Linbury Studio Theatre, Royal Opera House, London, UK; May 29, 2014
Artistic Coordinator of Dutch National Ballet’s Junior Company Ernst Meisner describes his new job as, “Wonderful – a really fantastic challenge.” Casting the occasional eye in his direction at this performance suggested it’s a challenge he is enjoying immensely. And so he should, because this present Junior Company ensemble is clearly a very special, and very talented, group of young dancers.
The Company’s first visit to London featured a number of small dances and excerpts designed as a loose journey through ballet history. Each was introduced by the dancers via short films that were delightfully informal, especially when you consider that most were speaking in a second language.
Ballet, we were told, started in the French court, so what better place to start that a Minuet, a court dance from the time of ‘Sun King’, Louis XIV. Choreographed by Ernst Meisner and danced by Nancy Burer and Thomas van Damme it was a pleasant, if unexciting start.
The heart sank rather when the voice over next started to tell us that the language of ballet is French, there are five basic positions and dancers use counts, as if we were all total newbies to the artform. In fact, Canadian choreographer Eric Gauthier’s “Ballet 101” turned out to be an increasingly humorous crash course in classical ballet demonstrated by the ever-willing Daniel Montero. Having started with those five basic positions, Gauthier mixes and twists them increasingly inventively until he has 100 positions or movements. Montero’s increasingly put upon expression and sideways glances to the audience as he was asked to do increasingly challenging combinations were a delight. The 101st position? That’s a surprise, revealed only at the end.
Next stop on the whistle-stop tour was Russia. Standing out in such a talented group of young dancers takes some doing, but over the evening Beijing-born but Toronto-raised Jessica Xuan did just that. As Odette in the White Swan pas de deux from Rudi van Danzig’s production of “Swan Lake” she was delicate, graceful and vulnerable. Her sad looking eyes added perfectly to the dramatic effect. Dutch dancer Nathan Brhane proved a considerable and very able partner.
Packed with fireworks as it is, the pas de deux from Vaganova’s “Diana et Acteon” has understandably become a gala favourite – and one sensed that Michaela DePrince and Sho Yamada were really going for it. DePrince has a radiant, natural smile and uses it to full effect. She also has the strongest jumps among the women, But, while it’s fully understandable that dancers want to show off their athleticism, and while 180 degree and greater extensions on soaring grand jetés in pas like this have become de rigueur, there does comes a point when they become aesthetically unpleasing (especially when the legs are not even), and DePrince passed it. While Yamada has plenty of clean technique too, the bravura was a little lacking.
There was more Russian classicism in the pas de quatre from Peter Wright’s production of “The Sleeping Beauty”. In the preceding video, one of the dancers noted how it was fun to dance, but very technical. Fiendish would be more like it. It’s not only about tricky footwork, the women especially also have a great deal to do with their arms and hands. The quartet of Veronika Verterich, Wentao Li, Therese Davis and Daniel Cooke carried it off with aplomb, though. The height and cleanliness of Cooke’s entrechats were particularly notable.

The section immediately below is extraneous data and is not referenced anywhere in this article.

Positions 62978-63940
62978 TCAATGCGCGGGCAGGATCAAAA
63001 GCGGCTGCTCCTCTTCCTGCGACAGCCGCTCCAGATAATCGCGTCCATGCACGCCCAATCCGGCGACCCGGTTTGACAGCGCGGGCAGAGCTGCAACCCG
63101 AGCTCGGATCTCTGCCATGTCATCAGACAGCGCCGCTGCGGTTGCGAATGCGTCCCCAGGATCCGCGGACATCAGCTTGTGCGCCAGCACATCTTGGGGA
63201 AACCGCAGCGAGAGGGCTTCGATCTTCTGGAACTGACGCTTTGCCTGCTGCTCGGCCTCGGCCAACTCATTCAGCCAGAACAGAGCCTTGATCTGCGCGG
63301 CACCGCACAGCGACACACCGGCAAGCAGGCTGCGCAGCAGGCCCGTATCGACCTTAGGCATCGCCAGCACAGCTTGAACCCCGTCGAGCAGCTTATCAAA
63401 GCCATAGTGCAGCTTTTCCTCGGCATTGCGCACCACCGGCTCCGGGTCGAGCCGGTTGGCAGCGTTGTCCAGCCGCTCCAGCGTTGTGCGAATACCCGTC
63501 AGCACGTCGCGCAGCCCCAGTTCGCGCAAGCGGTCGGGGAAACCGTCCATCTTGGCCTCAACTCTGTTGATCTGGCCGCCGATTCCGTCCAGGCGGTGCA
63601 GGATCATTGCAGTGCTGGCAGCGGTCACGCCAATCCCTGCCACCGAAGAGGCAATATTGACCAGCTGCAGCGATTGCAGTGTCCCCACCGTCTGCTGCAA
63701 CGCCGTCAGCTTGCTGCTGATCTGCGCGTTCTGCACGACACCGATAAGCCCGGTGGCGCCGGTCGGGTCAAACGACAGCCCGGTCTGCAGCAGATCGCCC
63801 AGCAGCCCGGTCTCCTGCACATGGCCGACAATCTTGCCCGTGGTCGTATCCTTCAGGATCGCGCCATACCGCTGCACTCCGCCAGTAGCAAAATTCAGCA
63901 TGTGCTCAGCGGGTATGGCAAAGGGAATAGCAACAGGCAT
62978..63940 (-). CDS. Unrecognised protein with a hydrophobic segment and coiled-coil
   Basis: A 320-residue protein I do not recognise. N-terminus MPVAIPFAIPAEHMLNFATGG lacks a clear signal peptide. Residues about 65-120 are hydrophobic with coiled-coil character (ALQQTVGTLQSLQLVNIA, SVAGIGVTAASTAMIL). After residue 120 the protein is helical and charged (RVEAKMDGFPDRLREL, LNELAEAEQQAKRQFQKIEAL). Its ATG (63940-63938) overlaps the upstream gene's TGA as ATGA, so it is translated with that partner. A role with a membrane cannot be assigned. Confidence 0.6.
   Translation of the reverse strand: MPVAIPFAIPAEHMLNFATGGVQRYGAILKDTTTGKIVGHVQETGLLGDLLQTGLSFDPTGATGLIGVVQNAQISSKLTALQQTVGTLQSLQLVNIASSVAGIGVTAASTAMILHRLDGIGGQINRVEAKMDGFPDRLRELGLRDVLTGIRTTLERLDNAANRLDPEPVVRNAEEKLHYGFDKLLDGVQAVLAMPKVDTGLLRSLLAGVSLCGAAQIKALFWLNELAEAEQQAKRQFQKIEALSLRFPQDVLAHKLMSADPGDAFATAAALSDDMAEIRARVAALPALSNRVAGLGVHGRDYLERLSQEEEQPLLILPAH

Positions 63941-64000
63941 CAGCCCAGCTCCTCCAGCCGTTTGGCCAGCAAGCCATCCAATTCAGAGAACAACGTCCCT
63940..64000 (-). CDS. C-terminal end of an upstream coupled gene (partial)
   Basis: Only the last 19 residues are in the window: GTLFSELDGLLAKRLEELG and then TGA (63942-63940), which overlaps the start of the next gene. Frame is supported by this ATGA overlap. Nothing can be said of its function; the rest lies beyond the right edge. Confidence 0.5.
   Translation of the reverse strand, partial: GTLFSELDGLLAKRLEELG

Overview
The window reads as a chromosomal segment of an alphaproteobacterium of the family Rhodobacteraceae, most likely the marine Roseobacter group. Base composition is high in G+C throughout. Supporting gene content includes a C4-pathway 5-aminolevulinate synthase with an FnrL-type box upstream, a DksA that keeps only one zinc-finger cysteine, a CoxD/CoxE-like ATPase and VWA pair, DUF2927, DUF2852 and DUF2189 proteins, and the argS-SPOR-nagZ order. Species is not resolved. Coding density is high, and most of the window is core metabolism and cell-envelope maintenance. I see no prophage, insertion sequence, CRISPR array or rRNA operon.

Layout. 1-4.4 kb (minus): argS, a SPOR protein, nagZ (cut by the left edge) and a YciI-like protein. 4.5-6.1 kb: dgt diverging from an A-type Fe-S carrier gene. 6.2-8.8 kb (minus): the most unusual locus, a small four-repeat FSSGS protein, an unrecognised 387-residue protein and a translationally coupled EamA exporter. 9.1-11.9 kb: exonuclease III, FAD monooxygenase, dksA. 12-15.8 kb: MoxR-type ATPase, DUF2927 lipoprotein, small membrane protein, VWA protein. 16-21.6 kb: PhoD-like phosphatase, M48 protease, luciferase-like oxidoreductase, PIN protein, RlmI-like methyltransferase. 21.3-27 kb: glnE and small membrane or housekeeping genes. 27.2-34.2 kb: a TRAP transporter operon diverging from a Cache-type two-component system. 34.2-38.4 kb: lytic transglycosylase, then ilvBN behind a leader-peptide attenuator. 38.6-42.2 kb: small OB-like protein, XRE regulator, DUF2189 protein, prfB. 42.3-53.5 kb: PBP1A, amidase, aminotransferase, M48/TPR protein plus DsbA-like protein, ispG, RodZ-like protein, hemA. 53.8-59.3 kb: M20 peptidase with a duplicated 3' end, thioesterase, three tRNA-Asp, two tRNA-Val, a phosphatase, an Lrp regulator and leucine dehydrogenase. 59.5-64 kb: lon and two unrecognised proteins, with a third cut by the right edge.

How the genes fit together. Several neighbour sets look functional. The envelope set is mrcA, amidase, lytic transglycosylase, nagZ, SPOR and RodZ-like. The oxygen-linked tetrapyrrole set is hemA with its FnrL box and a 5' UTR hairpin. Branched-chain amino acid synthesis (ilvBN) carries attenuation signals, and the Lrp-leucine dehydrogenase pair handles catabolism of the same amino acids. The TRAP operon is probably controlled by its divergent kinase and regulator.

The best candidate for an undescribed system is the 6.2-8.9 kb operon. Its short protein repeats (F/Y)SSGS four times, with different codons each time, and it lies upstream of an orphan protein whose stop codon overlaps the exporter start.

No trip through classical ballet would be complete without a visit to Italy. A saltarello is an Italian folk dance noted for being light and gay. Ernst Meisner’s “Saltarello”, a dance for two couples, is just that. The choreography is as full of colour as the brilliant red and mustard-yellow of the ladies’ dresses. It’s packed with sharp footwork, which all four dancers demonstrated well; DePrince showing she can handle the quick, neat stuff pretty well too. “Dancing in fifth gear,” one of dancers put it in the video. Spot on – but fun with it.
Think of Dutch ballet, and you think of Hans van Manen. “Kwintet”, set to parts of Mozart’s “Gran Partita”, including the famous adagio, was created in 1974 for ballerina Alexandra Radius and four men. Structurally, it’s typical van Manen: everything is clear and ordered. Also typically, it’s about relationships. Jessica Xuan was delightful and looked perfectly at ease in the company of her companions. Although she dances with them, she is apart. Often there is a sense that she is almost playing with them. She was full of little smiles and glances, a twinkle in her eye, as if she knows they have eyes for her, and she is going to play it for all it’s worth.
Rounding off the evening, George Williamson’s ten-minute “Dawn Dances” gives each of the cast of eight moments in the spotlight in a quick-fire series of solos, duets and trios. Williamson’s structurally complex choreography matches perfectly the pacey barrelling and chugging along of New York composer Judd Greenstein’s vibrant and slightly minimalist woodwind and brass score. My only complaint? Nothing lasts for long enough. Maybe it’s being greedy, but I wanted more. I wanted it to be longer and I wanted to see more of each individual dance, especially a beautiful but all too brief slower duet for Xuan and Brhane that gives everyone a chance to take a breath. But the music is what it is, and it was a great way to send everyone home very happy indeed.
Each dancer usually spends two years in the Junior Company. This year, all six second years are going to the main Dutch National Ballet company, plus first year Wen Tao. Their future surely burns bright. Although two of the other first years will be leaving, the other three are going through to their second year.